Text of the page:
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JACKSONVILLE – Let's get to it …

Taylor from Columbia, MD

Something that struck me about that Albert Breer interview with Jaguars Media last week was his assertion that Urban Meyer won't be pointing fingers at players, and that the emphasis will be on coaches developing players. He even went so far as to say that Urban believes NFL players are inherently good and it's on coaches to develop them. It seems like Urban believes that it's always coaching in the NFL, or at least it's far more important than you believe.

Coaching matters very much in the NFL. It is particularly important for head coaches – and by extension, assistants – to set the tone and standard for an organization, and to ensure players understand that standard. When I say, "it's always coaching in the NFL," I'm usually talking about fans criticizing coaches for play-calling and fans who believe firing a defensive or offensive coordinator on a Monday will magically transform a team into greatness by the following Sunday. Here's the biggest way coaching matters in the NFL: If a group of players believes in what their coach is saying/teaching, those players likely will play as a unit and do things the right way, therefore giving the team a chance to win. If players don't believe in that coach, they're going to do things their own way. It's tough to win in football playing that way. If Meyer gets Jaguars players – and the franchise – moving in a singular direction, the team will have a chance to improve. (And if he and the Jaguars get quarterback right; because it really always is quarterbacking in the NFL).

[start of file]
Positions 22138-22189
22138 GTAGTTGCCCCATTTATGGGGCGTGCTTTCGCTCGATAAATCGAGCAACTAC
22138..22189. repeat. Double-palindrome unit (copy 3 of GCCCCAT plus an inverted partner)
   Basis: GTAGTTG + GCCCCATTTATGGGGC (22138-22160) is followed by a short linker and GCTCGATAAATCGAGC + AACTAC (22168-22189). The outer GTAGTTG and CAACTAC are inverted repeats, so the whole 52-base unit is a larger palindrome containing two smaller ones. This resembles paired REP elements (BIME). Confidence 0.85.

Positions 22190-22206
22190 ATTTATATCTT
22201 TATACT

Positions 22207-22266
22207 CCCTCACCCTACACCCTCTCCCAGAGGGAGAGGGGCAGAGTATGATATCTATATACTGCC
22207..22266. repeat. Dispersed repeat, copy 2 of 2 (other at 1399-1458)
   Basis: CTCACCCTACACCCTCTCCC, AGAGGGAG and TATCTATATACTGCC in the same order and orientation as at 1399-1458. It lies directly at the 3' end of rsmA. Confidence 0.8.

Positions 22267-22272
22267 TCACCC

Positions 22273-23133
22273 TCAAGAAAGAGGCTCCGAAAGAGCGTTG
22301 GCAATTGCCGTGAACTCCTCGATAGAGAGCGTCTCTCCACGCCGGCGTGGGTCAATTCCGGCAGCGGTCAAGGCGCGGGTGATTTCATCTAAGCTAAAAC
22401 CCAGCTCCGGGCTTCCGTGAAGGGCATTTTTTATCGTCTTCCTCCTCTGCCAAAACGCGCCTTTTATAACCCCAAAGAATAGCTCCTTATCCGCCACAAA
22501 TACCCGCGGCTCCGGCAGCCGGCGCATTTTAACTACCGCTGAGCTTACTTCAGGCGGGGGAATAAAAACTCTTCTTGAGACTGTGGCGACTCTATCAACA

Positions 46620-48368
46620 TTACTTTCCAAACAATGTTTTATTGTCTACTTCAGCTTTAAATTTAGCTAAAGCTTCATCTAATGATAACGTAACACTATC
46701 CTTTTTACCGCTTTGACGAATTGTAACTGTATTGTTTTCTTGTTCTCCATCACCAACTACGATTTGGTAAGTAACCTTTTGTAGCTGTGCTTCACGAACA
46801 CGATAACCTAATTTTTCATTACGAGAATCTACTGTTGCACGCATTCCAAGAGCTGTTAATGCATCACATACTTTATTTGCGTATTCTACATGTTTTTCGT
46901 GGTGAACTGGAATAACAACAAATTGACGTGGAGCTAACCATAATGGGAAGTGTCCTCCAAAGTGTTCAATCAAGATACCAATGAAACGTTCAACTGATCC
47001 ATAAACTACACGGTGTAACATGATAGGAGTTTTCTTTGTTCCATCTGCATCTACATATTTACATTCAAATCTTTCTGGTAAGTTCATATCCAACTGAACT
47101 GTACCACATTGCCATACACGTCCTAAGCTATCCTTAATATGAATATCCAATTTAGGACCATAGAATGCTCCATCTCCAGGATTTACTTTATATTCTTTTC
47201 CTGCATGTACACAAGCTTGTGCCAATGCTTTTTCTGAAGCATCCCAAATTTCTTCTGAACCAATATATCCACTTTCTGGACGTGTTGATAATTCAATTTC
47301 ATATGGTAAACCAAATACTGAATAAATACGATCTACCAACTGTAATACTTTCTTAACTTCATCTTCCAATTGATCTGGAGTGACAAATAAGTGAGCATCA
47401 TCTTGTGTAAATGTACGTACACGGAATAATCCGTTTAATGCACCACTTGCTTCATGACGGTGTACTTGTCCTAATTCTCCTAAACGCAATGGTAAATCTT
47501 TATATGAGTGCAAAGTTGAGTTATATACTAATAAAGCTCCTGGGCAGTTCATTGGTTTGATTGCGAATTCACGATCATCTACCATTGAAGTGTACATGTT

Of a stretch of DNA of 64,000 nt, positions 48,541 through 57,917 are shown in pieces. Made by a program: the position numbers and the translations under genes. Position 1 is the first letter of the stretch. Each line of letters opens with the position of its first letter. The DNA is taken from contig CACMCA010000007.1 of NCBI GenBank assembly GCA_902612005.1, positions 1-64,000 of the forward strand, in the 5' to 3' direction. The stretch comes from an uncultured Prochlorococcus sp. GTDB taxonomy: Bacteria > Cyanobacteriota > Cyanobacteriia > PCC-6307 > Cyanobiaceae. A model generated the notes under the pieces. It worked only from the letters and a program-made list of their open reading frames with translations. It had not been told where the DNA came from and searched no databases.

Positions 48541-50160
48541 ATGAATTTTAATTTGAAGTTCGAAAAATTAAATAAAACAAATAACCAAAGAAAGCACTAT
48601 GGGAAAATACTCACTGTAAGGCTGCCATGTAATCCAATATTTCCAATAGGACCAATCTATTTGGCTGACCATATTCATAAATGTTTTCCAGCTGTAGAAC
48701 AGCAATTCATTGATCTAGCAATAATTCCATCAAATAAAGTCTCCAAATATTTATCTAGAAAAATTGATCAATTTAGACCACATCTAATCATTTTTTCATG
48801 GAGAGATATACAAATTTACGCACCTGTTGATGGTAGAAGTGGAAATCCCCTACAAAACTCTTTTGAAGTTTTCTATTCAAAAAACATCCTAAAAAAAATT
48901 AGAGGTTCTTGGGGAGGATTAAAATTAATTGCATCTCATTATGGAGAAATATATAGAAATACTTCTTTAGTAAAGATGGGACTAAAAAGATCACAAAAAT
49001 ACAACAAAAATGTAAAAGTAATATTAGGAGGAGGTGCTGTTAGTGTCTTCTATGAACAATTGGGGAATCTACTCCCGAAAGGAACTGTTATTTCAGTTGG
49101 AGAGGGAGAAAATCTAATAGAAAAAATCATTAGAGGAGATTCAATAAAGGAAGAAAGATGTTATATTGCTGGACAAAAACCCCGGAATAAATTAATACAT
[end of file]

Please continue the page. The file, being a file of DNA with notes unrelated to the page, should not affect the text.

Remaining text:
Bill from Jacksonville, FL

I guess the Los Angeles Rams were absent the day the league went over the "draft-picks-are-gold" portion of Winning in the NFL 101. The next time they have a first-round pick will be 2024, and they haven't had one since 2016. Has it worked for them so far, and do you think this approach will work long term, John?

The Rams indeed have taken the unusual approach of trading their first-round selections, ramping up that approach in recent seasons by sending two first-round selections to the Jaguars for cornerback Jalen Ramsey (2020 and 2021) and two more to the Detroit Lions for quarterback Matt Stafford (2021 and 2022). The approach in one sense has worked. They have been in the postseason three of the last four seasons, making the Super Bowl following the 2018 season. The trades make sense for the Rams in one sense because they believe they will be selecting late in Round 1 most seasons, so the selections aren't as valuable as if they were a perennial loser. The Stafford trade also made sense because they feel they're a quarterback and a couple of pieces from the Super Bowl. Over the course of the next four or five seasons, logic says they will run into some cap issues and be an older roster than is ideal. But if they win the Super Bowl, it will have worked. If not …